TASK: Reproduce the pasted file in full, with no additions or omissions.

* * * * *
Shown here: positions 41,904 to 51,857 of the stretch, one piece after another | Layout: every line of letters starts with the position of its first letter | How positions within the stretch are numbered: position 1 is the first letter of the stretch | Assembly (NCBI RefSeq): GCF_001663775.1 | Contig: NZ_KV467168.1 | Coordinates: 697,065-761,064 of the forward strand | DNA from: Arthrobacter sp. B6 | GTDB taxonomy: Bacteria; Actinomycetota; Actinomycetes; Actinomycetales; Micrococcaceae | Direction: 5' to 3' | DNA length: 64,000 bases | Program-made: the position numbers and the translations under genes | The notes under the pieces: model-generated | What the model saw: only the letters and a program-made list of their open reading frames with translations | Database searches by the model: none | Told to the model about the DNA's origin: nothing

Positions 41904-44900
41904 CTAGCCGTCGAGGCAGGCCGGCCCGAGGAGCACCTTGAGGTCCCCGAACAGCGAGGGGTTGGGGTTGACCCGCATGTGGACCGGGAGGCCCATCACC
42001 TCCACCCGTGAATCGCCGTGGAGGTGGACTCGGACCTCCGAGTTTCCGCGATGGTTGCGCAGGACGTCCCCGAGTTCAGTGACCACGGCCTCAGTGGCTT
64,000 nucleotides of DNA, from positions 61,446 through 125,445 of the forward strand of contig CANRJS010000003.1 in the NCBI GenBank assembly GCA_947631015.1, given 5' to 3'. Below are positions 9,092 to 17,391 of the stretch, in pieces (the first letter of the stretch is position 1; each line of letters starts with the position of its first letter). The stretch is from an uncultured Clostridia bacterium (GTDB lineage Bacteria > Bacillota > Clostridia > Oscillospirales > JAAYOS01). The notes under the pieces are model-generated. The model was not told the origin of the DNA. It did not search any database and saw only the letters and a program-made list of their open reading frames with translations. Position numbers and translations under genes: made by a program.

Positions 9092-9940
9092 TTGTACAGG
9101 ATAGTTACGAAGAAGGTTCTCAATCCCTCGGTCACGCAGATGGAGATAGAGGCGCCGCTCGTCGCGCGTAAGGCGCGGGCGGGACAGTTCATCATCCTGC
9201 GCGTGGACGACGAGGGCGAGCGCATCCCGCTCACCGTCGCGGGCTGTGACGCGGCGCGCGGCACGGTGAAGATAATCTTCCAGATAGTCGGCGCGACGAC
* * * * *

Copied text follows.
Shown here: positions 41,904 to 51,857 of the stretch, one piece after another | Layout: every line of letters starts with the position of its first letter | How positions within the stretch are numbered: position 1 is the first letter of the stretch | Assembly (NCBI RefSeq): GCF_001663775.1 | Contig: NZ_KV467168.1 | Coordinates: 697,065-761,064 of the forward strand | DNA from: Arthrobacter sp. B6 | GTDB taxonomy: Bacteria; Actinomycetota; Actinomycetes; Actinomycetales; Micrococcaceae | Direction: 5' to 3' | DNA length: 64,000 bases | Program-made: the position numbers and the translations under genes | The notes under the pieces: model-generated | What the model saw: only the letters and a program-made list of their open reading frames with translations | Database searches by the model: none | Told to the model about the DNA's origin: nothing

Positions 41904-44900
41904 CTAGCCGTCGAGGCAGGCCGGCCCGAGGAGCACCTTGAGGTCCCCGAACAGCGAGGGGTTGGGGTTGACCCGCATGTGGACCGGGAGGCCCATCACC
42001 TCCACCCGTGAATCGCCGTGGAGGTGGACTCGGACCTCCGAGTTTCCGCGATGGTTGCGCAGGACGTCCCCGAGTTCAGTGACCACGGCCTCAGTGGCTT
64,000 nucleotides of DNA, from positions 61,446 through 125,445 of the forward strand of contig CANRJS010000003.1 in the NCBI GenBank assembly GCA_947631015.1, given 5' to 3'. Below are positions 9,092 to 17,391 of the stretch, in pieces (the first letter of the stretch is position 1; each line of letters starts with the position of its first letter). The stretch is from an uncultured Clostridia bacterium (GTDB lineage Bacteria > Bacillota > Clostridia > Oscillospirales > JAAYOS01). The notes under the pieces are model-generated. The model was not told the origin of the DNA. It did not search any database and saw only the letters and a program-made list of their open reading frames with translations. Position numbers and translations under genes: made by a program.

Positions 9092-9940
9092 TTGTACAGG
9101 ATAGTTACGAAGAAGGTTCTCAATCCCTCGGTCACGCAGATGGAGATAGAGGCGCCGCTCGTCGCGCGTAAGGCGCGGGCGGGACAGTTCATCATCCTGC
9201 GCGTGGACGACGAGGGCGAGCGCATCCCGCTCACCGTCGCGGGCTGTGACGCGGCGCGCGGCACGGTGAAGATAATCTTCCAGATAGTCGGCGCGACGAC